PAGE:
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Prosecution expert concluded Conrad Murray, MD gaveJackson the fatal dose. Defense's expert told jurors Jackson somehow gave himself the fatal dose. NBC4LA's Patrick Healy previews Monday's cross-examination.
Prosecutors are set to cross-examine Dr. Conrad Murray's expert on propofol Monday, as the involuntary manslaughter trial for the death of pop star Michael Jackson nears the deliberation phase.
Proscutors Monday will get their chance to question Dr. Paul White. He told jurors last week that facts support his theory is that Jackson self- administered a fatal dose of the powerful anesthetic propofol after swallowing eight tablets of the sedative lorazepam just before he died on June 25, 2009.
"This is exactly what the defense is arguing. Whether the jury excepts this or whether Dr. White survives cross examination come next week is an interesting question. But it's as much as the defense could have possibly hoped for," said Loyola Law Professor Stan Goldman.
White's testimony is at odds with both the findings of a key prosecution witness, Dr. Steven Shafer, who has testified that Jackson died while being given an intravenous "drip'' of propofol by Murray at the singer's house just off Sunset Boulevard near Holmby Hills.
White told the seven-man, five-woman jury Friday that Shafer's scenario was at odds with Murray's statement to police about how much propofol he had given Jackson, the physical evidence found at the scene and the percentage of propofol found in the urine remaining in Jackson's body at the time of the autopsy.
Murray has not testified to the jury about what steps he took prior to Jackson's death. But a two-hour-20-minute audio recording of his questioning by Los Angeles police detectives was played to the jury two weeks ago.
And White said last week only his own scenario provided reconciliation with those factors.
The anesthesiology expert said his theory that Jackson had given himself eight 2-milligram tablets of lorazepam was "more rational'' than Shafer's conclusion that Jackson's stomach contents disproved the theory that the singer had swallowed tablets between 8 a.m. and noon.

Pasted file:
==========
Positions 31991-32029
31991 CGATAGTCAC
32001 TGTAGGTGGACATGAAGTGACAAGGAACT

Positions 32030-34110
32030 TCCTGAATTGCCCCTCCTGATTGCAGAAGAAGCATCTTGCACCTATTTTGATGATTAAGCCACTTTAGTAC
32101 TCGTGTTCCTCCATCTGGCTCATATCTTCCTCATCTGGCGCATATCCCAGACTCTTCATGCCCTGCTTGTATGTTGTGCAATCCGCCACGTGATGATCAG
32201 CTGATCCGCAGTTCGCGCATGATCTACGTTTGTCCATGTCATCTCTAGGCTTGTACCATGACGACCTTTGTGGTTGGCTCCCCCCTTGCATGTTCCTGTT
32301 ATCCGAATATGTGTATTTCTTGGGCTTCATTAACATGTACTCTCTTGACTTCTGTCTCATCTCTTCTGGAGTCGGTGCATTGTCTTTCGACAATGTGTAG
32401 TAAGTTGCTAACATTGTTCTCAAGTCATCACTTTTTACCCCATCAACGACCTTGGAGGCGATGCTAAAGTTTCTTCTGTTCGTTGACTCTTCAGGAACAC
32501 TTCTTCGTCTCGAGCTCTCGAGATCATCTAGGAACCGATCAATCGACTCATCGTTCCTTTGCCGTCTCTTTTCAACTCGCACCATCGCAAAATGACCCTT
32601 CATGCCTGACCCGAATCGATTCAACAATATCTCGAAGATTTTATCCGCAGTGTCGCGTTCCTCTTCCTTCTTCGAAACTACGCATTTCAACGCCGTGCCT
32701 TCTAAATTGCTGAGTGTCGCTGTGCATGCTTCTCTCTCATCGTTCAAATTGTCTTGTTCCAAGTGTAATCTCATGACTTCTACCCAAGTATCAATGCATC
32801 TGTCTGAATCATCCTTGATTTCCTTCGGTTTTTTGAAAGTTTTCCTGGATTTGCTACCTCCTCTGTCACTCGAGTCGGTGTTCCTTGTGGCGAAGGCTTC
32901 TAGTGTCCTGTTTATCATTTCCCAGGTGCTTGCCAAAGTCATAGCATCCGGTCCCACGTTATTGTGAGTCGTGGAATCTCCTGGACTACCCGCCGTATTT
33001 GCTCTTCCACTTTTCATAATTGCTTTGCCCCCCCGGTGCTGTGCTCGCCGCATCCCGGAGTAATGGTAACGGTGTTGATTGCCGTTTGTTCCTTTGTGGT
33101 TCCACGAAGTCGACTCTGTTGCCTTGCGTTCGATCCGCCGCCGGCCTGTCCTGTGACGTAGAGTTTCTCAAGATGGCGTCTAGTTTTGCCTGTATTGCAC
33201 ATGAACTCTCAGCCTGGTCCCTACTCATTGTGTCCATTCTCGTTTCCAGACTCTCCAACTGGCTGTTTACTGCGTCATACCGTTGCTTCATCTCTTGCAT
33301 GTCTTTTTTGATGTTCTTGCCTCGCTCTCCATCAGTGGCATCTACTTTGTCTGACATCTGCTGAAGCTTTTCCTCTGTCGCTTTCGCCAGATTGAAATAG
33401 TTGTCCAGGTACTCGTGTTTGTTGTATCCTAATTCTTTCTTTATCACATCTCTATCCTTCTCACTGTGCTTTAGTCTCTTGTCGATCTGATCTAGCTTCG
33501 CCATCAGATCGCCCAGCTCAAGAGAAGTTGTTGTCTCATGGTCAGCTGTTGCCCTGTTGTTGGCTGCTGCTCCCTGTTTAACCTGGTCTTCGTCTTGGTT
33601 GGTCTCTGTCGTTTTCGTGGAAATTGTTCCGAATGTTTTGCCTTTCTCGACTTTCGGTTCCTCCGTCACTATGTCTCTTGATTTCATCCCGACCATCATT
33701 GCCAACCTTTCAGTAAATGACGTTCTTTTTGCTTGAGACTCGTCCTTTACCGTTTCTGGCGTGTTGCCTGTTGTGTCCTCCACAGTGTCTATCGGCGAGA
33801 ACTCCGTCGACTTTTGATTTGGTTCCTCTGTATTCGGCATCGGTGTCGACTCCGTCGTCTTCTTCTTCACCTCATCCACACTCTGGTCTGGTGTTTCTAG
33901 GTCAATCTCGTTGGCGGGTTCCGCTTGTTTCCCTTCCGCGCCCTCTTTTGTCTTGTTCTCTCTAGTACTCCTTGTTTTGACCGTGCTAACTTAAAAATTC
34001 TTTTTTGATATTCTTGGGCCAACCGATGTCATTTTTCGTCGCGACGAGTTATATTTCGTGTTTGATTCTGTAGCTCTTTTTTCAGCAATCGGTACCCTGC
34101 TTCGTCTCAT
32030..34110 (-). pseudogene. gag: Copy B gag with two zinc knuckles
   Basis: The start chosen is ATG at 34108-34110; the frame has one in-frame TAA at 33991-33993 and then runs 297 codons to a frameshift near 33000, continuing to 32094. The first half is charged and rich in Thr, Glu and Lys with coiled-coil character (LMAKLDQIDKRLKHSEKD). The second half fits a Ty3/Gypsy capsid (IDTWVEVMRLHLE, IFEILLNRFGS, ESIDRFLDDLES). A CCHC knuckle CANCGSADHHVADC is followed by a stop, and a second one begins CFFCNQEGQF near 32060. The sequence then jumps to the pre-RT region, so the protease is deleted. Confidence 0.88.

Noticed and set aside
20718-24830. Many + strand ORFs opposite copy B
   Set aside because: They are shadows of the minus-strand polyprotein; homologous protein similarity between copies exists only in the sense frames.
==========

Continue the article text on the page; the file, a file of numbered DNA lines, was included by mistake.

White told the Los Angeles Superior Court panel that he believed his own simulation "makes more sense,'' telling jurors that there may have been a time lag between some of the pills being taken.
He said he would not expect to see any lorazepam in Jackson's stomach contents if the drug was given intravenously, saying that even a tiny amount "is consistent with the theory that he took lorazepam orally.''
White also questioned the account of Alberto Alvarez, Jackson's director of logistics, who testified that he saw a bottle inside an IV bag. He said it appeared to be a bottle of propofol that was later collected by police.
"I have never envisioned such a thing,'' White said, adding that he had never seen a propofol bottle being hung that way.
During his testimony in the prosecution's case, Shafer said it was "absolutely'' his position that Murray was responsible for Jackson's death even if the singer had taken the powerful medicine himself. He said the doctor was "responsible'' for every drop of propofol and lorazepam in the singer's bedroom and cited 17 "egregious'' violations in Murray's treatment of Jackson at the pop star's rented Holmby Hills estate.
Court proceedings were halted early on Friday to allow prosecutors some time to review the computer software program upon which the defense team's drug simulations were based. The program was turned over the prosecutors Thursday.
Murray, a 58-year-old cardiologist, faces up to four years in prison if convicted of the felony charge stemming from Jackson's death from acute propofol intoxication.